Wednesday, January 3, 2018

The Enormous Potential of Blockchain and Cryptocurrencies!

The Future of Blockchain and Cryptocurrencies Explained 
Dr. David Krause, Marquette University
January 2018

Image result for images duke campbell harvey
Campbell Harvey
In his Innovation and Cryptoventures class at Duke University, Campbell Harvey states, “Blockchain is a distributed ledger that provides proof of ownership and allows for the efficient, secure exchange of ownership. It is called blockchain because transactions are grouped together in blocks. Each block is cryptographically linked to the previous block. A public blockchain is transparent and distributed and anyone can put it on their computer. It requires no trust; however, you cannot change any entry in the blockchain. It is immutable.”

Avie Tevanian, tech-industry legend, recently was interviewed about blockchain and cryptocurrencies by Barron’s, “Many people say, ‘I don’t know about bitcoin, but I believe in blockchain.’ That’s a cop-out because most people still can’t explain blockchain. They don’t really believe in bitcoin, but want to say something positive about it. Yes, blockchain is a distributed public ledger, but what we’re really talking about is strong cryptography based on mathematics that is being used to create the distributed ledger of bitcoin transactions. Bitcoins don’t exist in a material way. Nothing is actually mined, computers are being paid in bitcoin for adding transactions to this distributed ledger.”

Tevanian continues, “So this is one of the world’s biggest collaborative math projects. But is it creating something of value?  We know that only 21 million bitcoins will be created. They have a value somewhere between zero and a very large number. Some people say bitcoin has no value; you can’t do anything with it. In fact, there are technical reasons why it doesn’t make sense to use bitcoin to pay for small transactions. But bitcoin makes sense as an asset for people who want to store a value of something that can be traded for something else in the future.”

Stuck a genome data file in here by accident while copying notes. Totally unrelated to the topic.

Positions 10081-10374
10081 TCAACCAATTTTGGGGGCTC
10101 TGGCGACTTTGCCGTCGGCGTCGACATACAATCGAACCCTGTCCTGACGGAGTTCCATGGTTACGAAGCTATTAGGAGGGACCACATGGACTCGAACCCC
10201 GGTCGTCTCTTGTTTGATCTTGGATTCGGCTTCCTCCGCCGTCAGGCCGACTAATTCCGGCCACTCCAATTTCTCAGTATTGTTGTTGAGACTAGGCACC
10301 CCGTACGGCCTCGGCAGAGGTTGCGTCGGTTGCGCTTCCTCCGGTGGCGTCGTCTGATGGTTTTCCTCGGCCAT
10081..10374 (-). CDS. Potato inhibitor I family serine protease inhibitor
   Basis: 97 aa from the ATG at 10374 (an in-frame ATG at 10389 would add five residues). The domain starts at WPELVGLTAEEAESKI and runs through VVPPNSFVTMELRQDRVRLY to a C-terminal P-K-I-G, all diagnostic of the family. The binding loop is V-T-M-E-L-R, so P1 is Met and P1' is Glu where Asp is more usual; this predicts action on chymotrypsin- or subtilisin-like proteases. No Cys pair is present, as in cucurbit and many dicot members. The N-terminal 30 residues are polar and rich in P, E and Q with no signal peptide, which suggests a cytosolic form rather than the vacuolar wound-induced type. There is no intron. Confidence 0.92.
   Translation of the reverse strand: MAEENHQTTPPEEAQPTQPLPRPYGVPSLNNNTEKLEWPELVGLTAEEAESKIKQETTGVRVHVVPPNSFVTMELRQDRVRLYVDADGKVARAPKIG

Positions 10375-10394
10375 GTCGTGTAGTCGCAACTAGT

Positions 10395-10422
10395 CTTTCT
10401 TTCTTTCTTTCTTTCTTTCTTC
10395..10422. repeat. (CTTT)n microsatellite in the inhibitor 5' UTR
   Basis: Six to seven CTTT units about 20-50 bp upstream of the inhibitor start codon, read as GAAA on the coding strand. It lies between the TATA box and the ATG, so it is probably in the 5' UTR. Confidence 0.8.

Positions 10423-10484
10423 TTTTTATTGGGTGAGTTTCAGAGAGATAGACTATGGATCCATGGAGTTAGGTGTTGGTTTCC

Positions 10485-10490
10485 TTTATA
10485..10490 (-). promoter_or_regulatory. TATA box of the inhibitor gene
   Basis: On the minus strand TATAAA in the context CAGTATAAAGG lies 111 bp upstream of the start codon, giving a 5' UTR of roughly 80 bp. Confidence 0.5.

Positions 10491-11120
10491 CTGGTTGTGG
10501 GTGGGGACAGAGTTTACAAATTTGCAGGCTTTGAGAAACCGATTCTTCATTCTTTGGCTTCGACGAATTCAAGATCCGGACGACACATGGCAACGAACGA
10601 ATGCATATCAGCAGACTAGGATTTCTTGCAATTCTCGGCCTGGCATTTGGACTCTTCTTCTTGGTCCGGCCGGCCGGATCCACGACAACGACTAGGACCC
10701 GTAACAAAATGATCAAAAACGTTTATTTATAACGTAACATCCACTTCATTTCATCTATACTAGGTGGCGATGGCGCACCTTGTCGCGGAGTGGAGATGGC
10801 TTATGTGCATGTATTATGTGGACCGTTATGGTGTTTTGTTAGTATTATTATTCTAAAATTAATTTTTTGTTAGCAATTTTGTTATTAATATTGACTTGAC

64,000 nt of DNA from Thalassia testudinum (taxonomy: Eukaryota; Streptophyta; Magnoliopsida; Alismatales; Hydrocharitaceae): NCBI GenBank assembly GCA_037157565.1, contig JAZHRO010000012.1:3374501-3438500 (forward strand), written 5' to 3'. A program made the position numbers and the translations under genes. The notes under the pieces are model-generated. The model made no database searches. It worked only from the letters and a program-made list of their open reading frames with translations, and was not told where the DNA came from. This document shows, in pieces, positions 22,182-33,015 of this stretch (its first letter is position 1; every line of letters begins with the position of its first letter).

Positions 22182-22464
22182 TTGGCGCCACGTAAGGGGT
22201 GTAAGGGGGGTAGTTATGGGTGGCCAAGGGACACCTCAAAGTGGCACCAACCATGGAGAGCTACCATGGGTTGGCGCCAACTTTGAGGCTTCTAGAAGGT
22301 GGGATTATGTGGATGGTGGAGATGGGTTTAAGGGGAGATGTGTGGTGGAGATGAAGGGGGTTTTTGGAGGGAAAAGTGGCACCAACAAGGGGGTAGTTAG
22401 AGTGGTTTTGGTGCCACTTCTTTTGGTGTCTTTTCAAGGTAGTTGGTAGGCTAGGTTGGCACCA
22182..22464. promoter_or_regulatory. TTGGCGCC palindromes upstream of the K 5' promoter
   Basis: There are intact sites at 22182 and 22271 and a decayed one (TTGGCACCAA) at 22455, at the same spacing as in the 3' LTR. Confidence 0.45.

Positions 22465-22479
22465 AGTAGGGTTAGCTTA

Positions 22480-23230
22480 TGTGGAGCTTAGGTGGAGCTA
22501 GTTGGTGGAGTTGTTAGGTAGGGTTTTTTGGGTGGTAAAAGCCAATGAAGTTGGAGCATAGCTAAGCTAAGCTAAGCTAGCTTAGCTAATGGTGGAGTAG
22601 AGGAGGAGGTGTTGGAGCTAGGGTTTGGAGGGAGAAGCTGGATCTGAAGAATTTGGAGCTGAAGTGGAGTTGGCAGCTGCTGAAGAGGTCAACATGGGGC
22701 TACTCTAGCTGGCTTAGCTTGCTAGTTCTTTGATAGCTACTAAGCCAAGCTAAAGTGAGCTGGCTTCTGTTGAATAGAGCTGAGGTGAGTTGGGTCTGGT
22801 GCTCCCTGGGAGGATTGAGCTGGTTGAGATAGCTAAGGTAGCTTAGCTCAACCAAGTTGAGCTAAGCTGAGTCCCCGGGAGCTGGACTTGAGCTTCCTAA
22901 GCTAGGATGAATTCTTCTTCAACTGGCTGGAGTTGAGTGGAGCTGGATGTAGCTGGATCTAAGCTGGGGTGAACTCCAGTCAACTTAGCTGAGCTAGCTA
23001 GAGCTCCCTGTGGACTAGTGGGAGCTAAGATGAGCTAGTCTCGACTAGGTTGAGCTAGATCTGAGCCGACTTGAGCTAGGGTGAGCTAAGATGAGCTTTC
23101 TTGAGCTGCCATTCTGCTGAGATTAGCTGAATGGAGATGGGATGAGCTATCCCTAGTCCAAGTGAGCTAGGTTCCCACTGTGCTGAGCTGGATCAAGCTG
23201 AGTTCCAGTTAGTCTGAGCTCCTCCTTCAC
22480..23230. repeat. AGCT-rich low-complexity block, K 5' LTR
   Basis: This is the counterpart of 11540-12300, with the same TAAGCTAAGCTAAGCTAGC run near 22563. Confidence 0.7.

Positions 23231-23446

Image result for images Avie Tevanian
Avie Tevanian
Continuing the Barron's interview, he said, “Say you don’t trust the banks or you’re worried about a natural disaster and want to have some cash available. Some people put cash in a mattress, or a safe. Or you can put it in something attributed to you that shows you have something of value that you can use in the future. The simple comparison is to gold, and it’s not a bad one. Gold is a store of value. Similarly, people can convert currencies or energy into bitcoin. This is what bitcoin miners are doing: using energy for mining, and being paid in bitcoin for their work. You can keep bitcoin safely from others, and transfer it without being easily tracked. These features can be put to use for nefarious but also good purposes. In due time—I don’t know if it is five years, or 10, or 20—bitcoin’s value will be extremely high.”

The interview continued, "You are assuming that people will come around to recognizing that the bitcoin database can be a store of value?  Tevanian responded, “Yes. They aren’t going to figure out the math, but they will figure out that the doomsday scenarios don’t make sense. Under one scenario, the government bans it. That can’t happen, although the government can tax and regulate it. But that only slows it down, allowing other countries to take better advantage of it. China has tried to clamp down on bitcoin by not allowing people to buy it, but China has the biggest bitcoin-mining operations in the world. If you want to buy bitcoin in China and can’t use your bank account to do it, you can buy energy and convert that to bitcoin.”